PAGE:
Joint disease-specificity at the regulatory base-pair level

Pushpanathan Muthuirulan, Dewei Zhao, Mariel Young, Daniel Richard, Zun Liu, Alireza Emami, Gabriela Portilla, Shayan Hosseinzadeh, Jiaxue Cao, David Maridas, Mary Sedlak, Danilo Menghini, Liangliang Cheng, Lu Li, Xinjia Ding, Yan Ding, Vicki Rosen, Ata M Kiapour, Terence D Capellini.
Nat Commun. 2021-07-06;12(1):4161.
Given the pleiotropic nature of coding sequences and that many loci exhibit multiple disease associations, it is within non-coding sequence that disease-specificity likely exists. Here, we focus on joint disorders, finding among replicated loci, that GDF5 exhibits over twenty distinct associations, and we identify causal variants for two of its strongest associations, hip dysplasia and knee osteoarthritis. By mapping regulatory regions in joint chondrocytes, we pinpoint two variants (rs4911178; rs6060369), on the same risk haplotype, which reside in anatomical site-specific enhancers. We show that both variants have clinical relevance, impacting disease by altering morphology. By modeling each variant in humanized mice, we observe joint-specific response, correlating with GDF5 expression. Thus, we uncouple separate regulatory variants on a common risk haplotype that cause joint-specific disease. By broadening our perspective, we finally find that patterns of modularity at GDF5 are also found at over three-quarters of loci with multiple GWAS disease associations.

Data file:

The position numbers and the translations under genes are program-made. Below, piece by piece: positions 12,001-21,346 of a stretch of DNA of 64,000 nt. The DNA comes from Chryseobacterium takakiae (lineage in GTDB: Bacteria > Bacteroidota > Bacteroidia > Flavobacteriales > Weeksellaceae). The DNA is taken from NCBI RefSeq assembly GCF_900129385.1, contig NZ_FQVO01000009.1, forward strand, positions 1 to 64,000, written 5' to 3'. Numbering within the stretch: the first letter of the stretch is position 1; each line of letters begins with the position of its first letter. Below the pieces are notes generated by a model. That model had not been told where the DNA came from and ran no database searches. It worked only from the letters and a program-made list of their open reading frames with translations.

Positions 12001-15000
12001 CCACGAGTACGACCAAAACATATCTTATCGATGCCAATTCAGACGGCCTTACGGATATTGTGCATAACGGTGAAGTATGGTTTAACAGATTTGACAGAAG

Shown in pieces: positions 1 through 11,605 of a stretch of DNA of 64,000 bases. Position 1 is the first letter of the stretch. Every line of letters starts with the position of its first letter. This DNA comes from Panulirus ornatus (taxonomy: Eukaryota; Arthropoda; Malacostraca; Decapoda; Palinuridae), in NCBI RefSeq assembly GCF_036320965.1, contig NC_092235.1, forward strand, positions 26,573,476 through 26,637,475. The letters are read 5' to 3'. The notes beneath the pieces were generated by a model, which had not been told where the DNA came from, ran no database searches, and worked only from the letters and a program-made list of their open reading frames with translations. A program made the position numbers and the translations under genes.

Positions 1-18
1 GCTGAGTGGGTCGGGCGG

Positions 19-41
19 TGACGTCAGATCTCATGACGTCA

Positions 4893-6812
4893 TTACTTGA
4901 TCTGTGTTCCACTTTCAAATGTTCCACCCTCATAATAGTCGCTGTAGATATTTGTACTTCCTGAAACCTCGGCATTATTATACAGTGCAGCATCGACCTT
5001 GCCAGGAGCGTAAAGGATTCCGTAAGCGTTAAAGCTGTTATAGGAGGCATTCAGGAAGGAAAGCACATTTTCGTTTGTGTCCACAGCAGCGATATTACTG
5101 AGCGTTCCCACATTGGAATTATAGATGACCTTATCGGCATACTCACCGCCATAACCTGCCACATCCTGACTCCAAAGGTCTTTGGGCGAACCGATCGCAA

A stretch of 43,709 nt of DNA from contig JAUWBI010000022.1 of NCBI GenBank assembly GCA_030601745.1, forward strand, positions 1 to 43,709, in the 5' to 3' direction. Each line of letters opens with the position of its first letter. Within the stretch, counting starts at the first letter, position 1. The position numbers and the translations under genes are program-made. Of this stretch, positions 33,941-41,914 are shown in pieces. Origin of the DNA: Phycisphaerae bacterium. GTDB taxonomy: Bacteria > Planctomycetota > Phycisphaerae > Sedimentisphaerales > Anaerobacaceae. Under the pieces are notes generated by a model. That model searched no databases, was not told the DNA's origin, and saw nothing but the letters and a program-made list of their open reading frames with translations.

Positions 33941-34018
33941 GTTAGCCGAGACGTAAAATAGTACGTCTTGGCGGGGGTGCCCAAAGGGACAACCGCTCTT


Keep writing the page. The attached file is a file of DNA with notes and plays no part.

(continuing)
Consortium data used in this publication
All the raw data used in this paper are included in Figs. (2–5), Supplementary figures (1– 9), supplementary Data (1–6), as well as supplementary tables (1–15). All developmental human ATAC-seq sequencing data (raw sequencing FASTQ files and processed peak bed files) have been deposited on NCBI GEO under accession code GSE153260. All adult knee OA data from Liu et al.57 can be found on NCBI Geo under accession code GSE108301. All OAI datasets can be found at